Baby-Led Weaning: Empowering Infants who are Starting Solid Foods

Sep 6, 2023 | Baby

Infant starting to eat solid foods

Introducing solid foods to infants is a significant milestone in their development, marking a transition from exclusive breastfeeding or formula feeding for the first 6 months of life to a diverse diet and starting solids. Baby-led weaning (BLW) is an approach gaining popularity among parents and caregivers as an alternative to traditional spoon-feeding methods. BLW involves allowing babies to self-feed with finger foods from the start, encouraging them to explore a variety of textures and flavors at their own pace when looking at solid food for baby.. This method is believed to promote healthy eating habits, fine motor skills, and autonomy while remembering “food is fun” until one year of life and still focusing on nutrition. 

Origins and Principles

Baby-led weaning was first popularized by Gill Rapley and Tracey Murkett in their book “Baby-Led Weaning: The Essential Guide to Introducing Solid Foods.” The method is based on the principle that babies have an innate ability to regulate their food intake. Instead of purees and spoon-feeding, BLW focuses on offering appropriately sized pieces of whole foods that babies can grasp, explore, and eat on their own exposing them to various forms of nutrition. This approach respects the baby’s readiness for solid foods and promotes self-feeding skills from an early age while supporting baby foods and choices.

Benefits and Research

Research into the benefits of baby-led weaning is still ongoing, but some potential advantages have been identified when introducing solids to baby. A study published in the “Journal of Human Nutrition and Dietetics” (2017) found that infants introduced to solid foods through BLW were more likely to participate in family meals and have a preference for a wider range of foods. Another study published in the “International Journal of Behavioral Nutrition and Physical Activity” (2019) suggested that baby-led weaning might have a positive influence on the child’s body weight and eating self-regulation. If we allow a baby to tell us what they feel safe eating, respect their boundaries surrounding food, and let them tell us they are done, we can decrease battles about food, which will help foster a more positive experience with eating. 

Safety Considerations

While baby-led weaning offers numerous nutrition benefits, safety is a paramount concern. Parents and caregivers must be vigilant to prevent choking hazards in their baby food. Foods should be appropriately sized, soft enough to be gummed, and free from potential allergens. Close supervision during meals is crucial to ensure that the baby is handling food effectively and not at risk of choking.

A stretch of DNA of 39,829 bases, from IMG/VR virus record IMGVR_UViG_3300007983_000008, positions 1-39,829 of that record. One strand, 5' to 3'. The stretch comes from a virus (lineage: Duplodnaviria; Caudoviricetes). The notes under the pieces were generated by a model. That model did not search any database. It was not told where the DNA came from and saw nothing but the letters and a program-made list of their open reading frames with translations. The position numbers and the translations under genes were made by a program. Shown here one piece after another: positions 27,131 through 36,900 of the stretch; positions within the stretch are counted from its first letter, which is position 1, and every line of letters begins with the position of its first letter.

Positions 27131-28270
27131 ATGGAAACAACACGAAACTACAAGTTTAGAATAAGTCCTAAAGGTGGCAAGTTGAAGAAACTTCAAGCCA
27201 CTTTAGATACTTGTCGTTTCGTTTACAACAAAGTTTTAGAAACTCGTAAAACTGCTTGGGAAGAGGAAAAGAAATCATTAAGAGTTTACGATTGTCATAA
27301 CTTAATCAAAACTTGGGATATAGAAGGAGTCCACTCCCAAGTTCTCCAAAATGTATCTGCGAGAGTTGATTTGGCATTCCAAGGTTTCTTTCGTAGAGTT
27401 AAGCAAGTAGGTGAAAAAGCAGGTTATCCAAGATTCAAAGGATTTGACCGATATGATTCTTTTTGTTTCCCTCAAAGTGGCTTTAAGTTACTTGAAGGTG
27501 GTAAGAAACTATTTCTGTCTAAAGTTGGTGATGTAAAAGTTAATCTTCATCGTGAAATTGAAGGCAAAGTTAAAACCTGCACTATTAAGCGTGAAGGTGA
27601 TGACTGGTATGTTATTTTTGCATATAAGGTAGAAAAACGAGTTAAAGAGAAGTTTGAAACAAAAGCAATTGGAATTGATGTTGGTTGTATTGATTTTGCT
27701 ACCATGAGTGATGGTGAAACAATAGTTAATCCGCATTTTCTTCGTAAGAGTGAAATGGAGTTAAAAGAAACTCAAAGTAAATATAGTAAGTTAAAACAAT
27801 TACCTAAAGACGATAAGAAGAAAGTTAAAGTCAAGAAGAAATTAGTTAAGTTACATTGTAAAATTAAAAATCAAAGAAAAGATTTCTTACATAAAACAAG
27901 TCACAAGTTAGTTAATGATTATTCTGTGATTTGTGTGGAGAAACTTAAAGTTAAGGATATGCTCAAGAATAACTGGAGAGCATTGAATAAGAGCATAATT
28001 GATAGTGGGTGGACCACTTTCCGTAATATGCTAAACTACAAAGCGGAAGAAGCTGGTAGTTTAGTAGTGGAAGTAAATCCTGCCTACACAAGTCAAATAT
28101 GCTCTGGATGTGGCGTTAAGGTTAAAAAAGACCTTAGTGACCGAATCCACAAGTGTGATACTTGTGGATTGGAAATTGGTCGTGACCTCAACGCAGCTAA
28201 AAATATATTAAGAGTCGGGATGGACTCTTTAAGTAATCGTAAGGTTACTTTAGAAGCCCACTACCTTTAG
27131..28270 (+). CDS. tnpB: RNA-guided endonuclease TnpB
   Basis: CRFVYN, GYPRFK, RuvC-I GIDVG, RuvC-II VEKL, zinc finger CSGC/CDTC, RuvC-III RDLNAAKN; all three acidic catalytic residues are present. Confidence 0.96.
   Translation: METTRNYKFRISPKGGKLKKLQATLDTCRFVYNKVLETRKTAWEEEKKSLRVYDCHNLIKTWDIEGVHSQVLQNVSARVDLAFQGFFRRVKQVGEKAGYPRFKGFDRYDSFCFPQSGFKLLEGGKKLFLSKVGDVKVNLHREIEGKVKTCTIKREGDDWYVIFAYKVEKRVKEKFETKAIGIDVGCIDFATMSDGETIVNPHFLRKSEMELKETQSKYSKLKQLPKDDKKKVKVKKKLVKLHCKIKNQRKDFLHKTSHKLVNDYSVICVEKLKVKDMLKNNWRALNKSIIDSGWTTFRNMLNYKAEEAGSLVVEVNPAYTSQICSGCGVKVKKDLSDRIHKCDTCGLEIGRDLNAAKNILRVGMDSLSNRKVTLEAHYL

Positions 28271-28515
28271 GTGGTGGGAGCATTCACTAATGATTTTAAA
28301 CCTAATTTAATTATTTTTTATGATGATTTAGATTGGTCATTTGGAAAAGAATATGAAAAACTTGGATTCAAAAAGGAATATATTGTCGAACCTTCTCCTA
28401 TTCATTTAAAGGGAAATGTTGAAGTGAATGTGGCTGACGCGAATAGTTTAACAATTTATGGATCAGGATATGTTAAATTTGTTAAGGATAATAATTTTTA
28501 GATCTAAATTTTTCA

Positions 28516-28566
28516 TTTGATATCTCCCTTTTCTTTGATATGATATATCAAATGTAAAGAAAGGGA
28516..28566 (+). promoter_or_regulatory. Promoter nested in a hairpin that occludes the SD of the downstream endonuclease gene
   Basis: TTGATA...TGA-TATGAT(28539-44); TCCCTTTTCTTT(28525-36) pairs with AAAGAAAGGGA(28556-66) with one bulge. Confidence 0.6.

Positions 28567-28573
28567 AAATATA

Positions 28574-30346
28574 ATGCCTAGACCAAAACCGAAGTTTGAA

Baby-led weaning is an approach to introducing solid foods that empowers infants to take an active role in their feeding journey, truly making it their own baby food! While more research is needed to fully understand its long-term effects, many parents find that it promotes healthy eating habits and fosters a positive relationship with solid food. As with any feeding method, it’s important for caregivers to be well-informed, follow safety guidelines, and tailor the approach to their baby’s individual needs and developmental readiness.

References:
Rapley, G., & Murkett, T. (2010). Baby-led weaning: The essential guide to introducing solid foods. The Experiment.
Brown, A., Lee, M. D., & Binns, C. W. (2017). Baby-Led Weaning: The Evidence to Date. Current Nutrition Reports, 6(2), 148-156.
Fangupo, L. J., Heath, A. M., Williams, S. M., & Fleming, E. A. (2016). A Baby-Led Approach to Eating Solids and Risk of Choking. Pediatrics, 138(4), e20160772.
Hetherington, M. M., Schwartz, C., Madrelle, J., Croden, F., Nekitsing, C., Vereijken, C. M., … & Coulthard, H. (2019). A step-by-step introduction to vegetables at the beginning of complementary feeding: The effects of early and repeated exposure. Appetite, 136, 137-145.

Sarah Early - MSN, APRN-FNP-C, IBCLC

Sarah Early, MSN, APRN, FNP-C, IBCLC, is a clinically trained Integrative and Functional Health Family Nurse Practitioner who specializes in women's health and is the owner of Peony Women's Integrative Health and Lactation Room. She graduated with a Master's in Nursing and Family Nurse Practitioner with high distinction and is a member of the Sigma Theta Tau International Honor Society of Nursing. Sarah has been a practicing International Board Certified Lactation Consultant (IBCLC) since 2011 and opened Lactation Room in 2014. Lactation Room specializes in supporting parent/baby dyads who are struggling with infant oral dysfunction, feeding difficulties, and tongue-and-lip ties. They earned the prestigious IBCLE Care Award from the International Board of Lactation Consultant Examiners® (IBLCE®) and International Lactation Consultant Association® (ILCA®) have recognized Lactation Room for excellence in lactation care. She is a member of ILCA, USLCA, MBC, AANP, IATP, and MBC.